Artist Ben Rubin remixes 37 works in a site-specific, L.E.D-lit, linguistic-supercollider sculpture (that’s also a chandelier)
Brush up your Shakespeare—start quoting him now.
Or, have a machine do it for you.
You rogue. You knave. You leave. You villain. You rascal.
These are phrases you might encounter over your cocktail at the Public Theater, the Lafayette Street landmark, now that an elegant new bar has taken up residence in its lobby.
They won’t stay long, because other phrases, all selected by algorithms from each one of Shakespeare’s plays, soon take their place, passing in a manic, poetic, vaguely familiar, and increasingly hypnotic stream—37 streams, actually, because that’s the number of nearly four-foot-long blades, each embedded with 3,072 high-efficiency white LED emitters, dangling from the steel, elliptical-conic contraption at the center of the room. The effect is as if all the characters from Shakespeare’s plays were talking to each other at once.
The Shakespeare Machine is the creation of Ben Rubin, a local media artist with the spirit of a mad inventor and a passion for data. Commissioned by the city’s Department of Cultural Affairs as part of the Percent for Art program, which funds site-specific pieces in city-funded construction projects, Rubin’s device is at once artwork, chandelier, brain-teaser, and literary tourist attraction.
“People will learn to look for it,” says cultural affairs commissioner Kate D. Levin, who has a background in English as well as theater. “It reminds us how juicy and exciting language can be.”
The artwork has been in the works for almost five years; the building has been around since 1854. Originally a library funded by John Jacob Astor, it became a receiving station for the Hebrew Immigrant Aid Society, and then a theatrical success story when Joseph Papp restored it, staged the world premiere of Hair there in 1967, and made it the home base for the Shakespeare Workshop as well as for a roster of new plays and musicals. (He’s the Joe of Joe’s Pub, the club next door that also benefitted from the revamp.)
As Rubin pondered ways to evoke this identity in a piece that could make the lobby itself a destination, he conceived a variety of dazzling contraptions–all of them, he cheerfully admits, deemed unbuildable by the city agencies and theater officials. Three years into the process, when Public Theater artistic director Oskar Eustis finally signed off on a five-branched chandelier, “I was despondent,” says Rubin. “I knew it wasn’t right.” So the artist came back with yet another proposal—the template for the current machine.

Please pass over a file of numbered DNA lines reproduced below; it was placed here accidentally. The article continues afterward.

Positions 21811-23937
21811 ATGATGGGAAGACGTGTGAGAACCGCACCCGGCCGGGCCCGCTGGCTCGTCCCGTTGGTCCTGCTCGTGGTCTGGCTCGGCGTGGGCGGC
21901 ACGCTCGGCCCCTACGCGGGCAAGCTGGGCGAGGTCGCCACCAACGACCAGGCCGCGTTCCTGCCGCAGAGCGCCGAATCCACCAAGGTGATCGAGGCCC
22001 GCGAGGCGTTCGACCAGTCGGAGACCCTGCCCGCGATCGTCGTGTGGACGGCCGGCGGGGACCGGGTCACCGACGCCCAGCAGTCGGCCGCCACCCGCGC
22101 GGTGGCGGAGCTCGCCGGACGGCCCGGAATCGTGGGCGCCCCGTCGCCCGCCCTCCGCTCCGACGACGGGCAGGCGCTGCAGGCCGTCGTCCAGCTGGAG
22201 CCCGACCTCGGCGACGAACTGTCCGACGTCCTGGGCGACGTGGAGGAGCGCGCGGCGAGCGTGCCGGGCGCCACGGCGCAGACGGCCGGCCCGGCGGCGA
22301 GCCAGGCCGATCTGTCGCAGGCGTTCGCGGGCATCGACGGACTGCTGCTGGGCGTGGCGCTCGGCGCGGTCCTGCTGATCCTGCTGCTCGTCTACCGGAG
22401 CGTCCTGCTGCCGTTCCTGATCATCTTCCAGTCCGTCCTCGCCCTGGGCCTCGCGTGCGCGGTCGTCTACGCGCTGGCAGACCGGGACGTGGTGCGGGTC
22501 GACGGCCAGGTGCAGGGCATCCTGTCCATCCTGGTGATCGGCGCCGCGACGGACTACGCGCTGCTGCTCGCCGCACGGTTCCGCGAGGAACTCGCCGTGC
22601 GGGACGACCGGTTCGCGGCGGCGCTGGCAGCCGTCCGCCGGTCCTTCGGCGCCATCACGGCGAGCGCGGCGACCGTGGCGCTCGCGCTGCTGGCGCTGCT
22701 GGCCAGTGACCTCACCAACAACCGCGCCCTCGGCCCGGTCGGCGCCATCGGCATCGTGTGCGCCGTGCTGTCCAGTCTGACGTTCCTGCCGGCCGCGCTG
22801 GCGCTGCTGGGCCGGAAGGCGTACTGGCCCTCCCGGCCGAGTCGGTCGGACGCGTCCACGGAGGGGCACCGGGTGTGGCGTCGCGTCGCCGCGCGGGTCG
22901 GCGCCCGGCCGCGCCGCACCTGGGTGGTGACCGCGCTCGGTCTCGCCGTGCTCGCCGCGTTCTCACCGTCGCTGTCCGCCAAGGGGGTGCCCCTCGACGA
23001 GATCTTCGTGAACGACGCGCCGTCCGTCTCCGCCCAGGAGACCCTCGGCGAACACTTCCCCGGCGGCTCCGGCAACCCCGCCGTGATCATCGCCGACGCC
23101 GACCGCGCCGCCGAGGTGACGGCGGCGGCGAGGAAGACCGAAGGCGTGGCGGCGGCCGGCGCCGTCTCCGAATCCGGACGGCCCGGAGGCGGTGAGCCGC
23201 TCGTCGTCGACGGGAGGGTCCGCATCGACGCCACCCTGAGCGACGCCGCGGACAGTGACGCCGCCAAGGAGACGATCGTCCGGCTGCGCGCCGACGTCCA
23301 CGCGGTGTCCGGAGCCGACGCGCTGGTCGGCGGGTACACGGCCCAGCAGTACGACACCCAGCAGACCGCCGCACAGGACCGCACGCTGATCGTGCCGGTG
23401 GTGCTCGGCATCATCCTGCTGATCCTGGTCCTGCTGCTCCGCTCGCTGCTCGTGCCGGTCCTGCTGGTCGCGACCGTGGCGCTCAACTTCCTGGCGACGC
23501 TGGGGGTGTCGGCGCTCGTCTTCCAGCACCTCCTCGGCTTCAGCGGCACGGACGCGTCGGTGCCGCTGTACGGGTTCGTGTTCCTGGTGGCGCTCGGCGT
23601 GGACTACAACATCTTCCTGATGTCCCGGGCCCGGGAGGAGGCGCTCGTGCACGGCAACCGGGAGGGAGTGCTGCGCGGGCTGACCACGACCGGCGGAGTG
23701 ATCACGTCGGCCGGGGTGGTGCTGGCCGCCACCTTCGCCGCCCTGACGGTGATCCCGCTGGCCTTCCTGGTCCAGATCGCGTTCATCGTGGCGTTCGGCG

For Eustis, the experience was an initiation into the process of guiding site-specific artwork from concept to fruition. “We went through more iterations than I would have thought possible,” he says.
But then the very idea of a permanent artwork was foreign to him. “I was very nervous,” Eustis says, “that a work of art was going to be part of my theater that wasn’t going to change every six weeks the way we do the shows—that I was going to have something stuck in the lobby that didn’t feel like the Public.”
Evenutally Eustis came to see that the machine–created with the typeface Knockout, the one that Paula Scher used to create the Public’s graphic identity—fit seamlessly with its mission. “It puts Shakespeare’s language in the center of the Public Theater,” he says. “That writer’s work and that writer’s poetry are the basis of everything we do.”
To fulfill his vision Rubin called on his frequent collaborator, statistician Mark Hansen (with whom he created the artwork recalibrating New York Times copy that’s housed in the paper’s lobby), as well as a team of experts in software design, mechanical engineering, and Shakespeare. With input from Eustis, Scher, architect Michele Gorman, data artist Jer Thorp, and designer/programmer Ian Ardouin-Fuma, among others, along with representatives from Cultural Affairs as well as the city’s Department of Design and Construction, Rubin developed the 400-pound form that would contain and broadcast the 811,705 words in Shakespeare’s theatrical output.
Each blade contains a whole play. Once a cycle, for about two minutes, the blade streams its play in its entirety. Then selections from its text will appear–terms selected for grammatical, contextual, rhythmic, or semantic attributes, like a verb followed by the word it, a noun phrase containing a part of the human body, and adjective-conjunction-adjective.
Rubin plans to add more categories this week, and to continue the process indefinitely. His fantasy is to have longer blades that will accommodate bursts of iambic pentameter and other complex phrasings.
Columbia University professor James Shapiro, one of several Shakespeare experts (including scholar Stephen Greenblatt and theater director Barry Edelstein) who advised Rubin on the project, pronounced himself transfixed–with the unfamiliar combinations of familiar words, the patterns within each blade, the challenge of looking at the blades in progression. “The word that came to my mind was mesmerizing,” he says.
“I think Shakespeare absolutely would have enjoyed this,” Shapiro adds. During the quarter century the author was writing, “these words were swimming around in his head.”
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